You can stream the radio segment from NPR's Thursday 4/1/2010 "Talk of the Nation" show, searchable on this link:
http://www.npr.org/templates/rundowns/r ... hp?prgId=5
Happy furlough day. May this prove to be the last.
Wednesday, March 31, 2010, 10:47 PM - Understanding the CA WC systemThere's a Food Network. A Shopping channel. C-Span for political junkies. Fashion TV.
Now there's IWTN.
In my inbox yesterday was an announcement about IWTN, the Injured Workers Television Network. IWTN is the brainchild of injured worker Sam Gold. For several years Sam has produced and directed a show about workers' comp from the public access studios on Market St. in San Francisco.
Now Gold and his group, the National Organization of Injured Workers, have more ambitious plans.
Here's their press release:
"The National Organization of Injured Workers, America’s only national injured workers advocacy organization is pleased to announce the formation and launch in mid-April of the Injured Workers Television Network, (IWTN) an internet television broadcasting network utilizing the Microsoft Windows Media Player as a distribution platform. Their network will be capable of up to 3000 concurrent streams at any one time.
This will be a primary vehicle for “Injured On The Job,” their flagship television program now seen on Public Access cable stations around California.
IWTN will be broadcasting at start for 6 hours a day, three days a week from 4 till 10pm with information, videos and programs that are of importance to injured workers and their advocates. As laws change and significant events manifest themselves, they will comment and cover these events to the best of their abilities.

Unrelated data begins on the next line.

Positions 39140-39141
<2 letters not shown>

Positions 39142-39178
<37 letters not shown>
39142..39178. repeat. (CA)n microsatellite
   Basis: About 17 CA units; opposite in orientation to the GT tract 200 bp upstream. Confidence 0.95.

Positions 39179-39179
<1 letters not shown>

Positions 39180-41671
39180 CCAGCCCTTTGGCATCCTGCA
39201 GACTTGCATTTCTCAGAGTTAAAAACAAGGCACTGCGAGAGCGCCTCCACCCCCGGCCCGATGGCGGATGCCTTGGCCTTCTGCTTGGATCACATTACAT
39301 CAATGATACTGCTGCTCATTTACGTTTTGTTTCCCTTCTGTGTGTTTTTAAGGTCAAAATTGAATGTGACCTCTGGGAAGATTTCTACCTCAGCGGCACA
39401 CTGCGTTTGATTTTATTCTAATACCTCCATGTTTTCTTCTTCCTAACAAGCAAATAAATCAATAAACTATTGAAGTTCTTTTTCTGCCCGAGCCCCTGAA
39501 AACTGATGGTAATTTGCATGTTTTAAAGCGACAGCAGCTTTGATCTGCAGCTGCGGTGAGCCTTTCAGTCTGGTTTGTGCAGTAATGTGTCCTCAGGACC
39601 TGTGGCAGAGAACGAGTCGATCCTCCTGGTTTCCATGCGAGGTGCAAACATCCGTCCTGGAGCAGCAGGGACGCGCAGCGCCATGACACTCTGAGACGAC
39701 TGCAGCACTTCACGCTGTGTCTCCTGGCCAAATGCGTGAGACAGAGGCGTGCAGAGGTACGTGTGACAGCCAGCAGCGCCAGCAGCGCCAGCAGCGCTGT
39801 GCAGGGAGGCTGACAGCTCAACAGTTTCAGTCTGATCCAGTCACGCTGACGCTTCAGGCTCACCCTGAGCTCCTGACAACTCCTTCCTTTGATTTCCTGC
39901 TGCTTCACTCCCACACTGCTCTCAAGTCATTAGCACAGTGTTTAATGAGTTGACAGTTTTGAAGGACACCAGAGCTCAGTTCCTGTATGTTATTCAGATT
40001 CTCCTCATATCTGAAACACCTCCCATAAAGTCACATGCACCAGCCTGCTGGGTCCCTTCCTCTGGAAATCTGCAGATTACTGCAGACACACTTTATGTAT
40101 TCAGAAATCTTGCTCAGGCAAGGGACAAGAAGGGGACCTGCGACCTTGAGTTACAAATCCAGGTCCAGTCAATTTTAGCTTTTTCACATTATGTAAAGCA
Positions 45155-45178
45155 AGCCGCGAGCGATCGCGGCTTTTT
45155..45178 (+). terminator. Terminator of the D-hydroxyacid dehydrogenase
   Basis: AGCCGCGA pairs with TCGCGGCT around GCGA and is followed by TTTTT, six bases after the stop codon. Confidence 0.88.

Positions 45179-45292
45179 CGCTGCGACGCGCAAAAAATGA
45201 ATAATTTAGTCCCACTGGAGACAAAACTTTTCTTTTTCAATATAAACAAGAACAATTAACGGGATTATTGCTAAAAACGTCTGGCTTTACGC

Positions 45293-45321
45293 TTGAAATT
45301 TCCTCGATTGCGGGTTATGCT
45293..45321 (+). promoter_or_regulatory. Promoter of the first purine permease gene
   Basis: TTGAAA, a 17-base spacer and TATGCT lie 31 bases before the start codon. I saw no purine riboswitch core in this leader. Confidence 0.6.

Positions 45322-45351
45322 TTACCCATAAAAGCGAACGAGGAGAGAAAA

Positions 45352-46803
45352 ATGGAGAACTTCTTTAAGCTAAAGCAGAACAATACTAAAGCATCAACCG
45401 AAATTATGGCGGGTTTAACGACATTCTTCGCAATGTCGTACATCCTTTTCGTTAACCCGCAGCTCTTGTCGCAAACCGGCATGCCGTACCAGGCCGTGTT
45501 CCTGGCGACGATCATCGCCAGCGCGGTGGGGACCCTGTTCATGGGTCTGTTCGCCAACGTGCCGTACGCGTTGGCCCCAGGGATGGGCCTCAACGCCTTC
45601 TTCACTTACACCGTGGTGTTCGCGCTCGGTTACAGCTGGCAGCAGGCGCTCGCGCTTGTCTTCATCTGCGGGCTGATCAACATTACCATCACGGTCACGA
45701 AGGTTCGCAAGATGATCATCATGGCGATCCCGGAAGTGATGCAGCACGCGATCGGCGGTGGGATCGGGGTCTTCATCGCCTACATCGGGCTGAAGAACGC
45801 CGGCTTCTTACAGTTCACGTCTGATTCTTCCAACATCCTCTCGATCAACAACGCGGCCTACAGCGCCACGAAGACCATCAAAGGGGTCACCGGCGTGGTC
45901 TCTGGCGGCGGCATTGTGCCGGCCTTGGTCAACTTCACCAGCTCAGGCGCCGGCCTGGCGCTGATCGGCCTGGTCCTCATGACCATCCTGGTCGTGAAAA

They are also looking into videotaping and re-broadcasting important committee meetings such as the Commission on Health Safety & Workers’ Compensation, Fraud Assessment Commission and DWC meetings, live streaming where at all possible.
It is hoped that IWTN will be a very loud media voice for injured workers and their advocates who up till now have had to rely on 2 minute video bytes on the 6 o’clock news to get their message out.
They also will be taking their cameras into the homes of the occupationally injured to show the human carnage that our dysfunctional system is causing on the working people of America.
IWTN will also be looking for interested organizations to underwrite their broadcasting infrastructure costs in exchange for network exposure.
To watch IWTN, simply go to the website located at www.injuredworkerstelevision.com and press the play button on the embedded Windows Media Player during broadcast hours ONLY or you will get nothing on the screen."
For further information contact:
640 Bailey Road, Suite 129
Pittsburg, CA 94565
Toll-Free 1 (877) 484-3990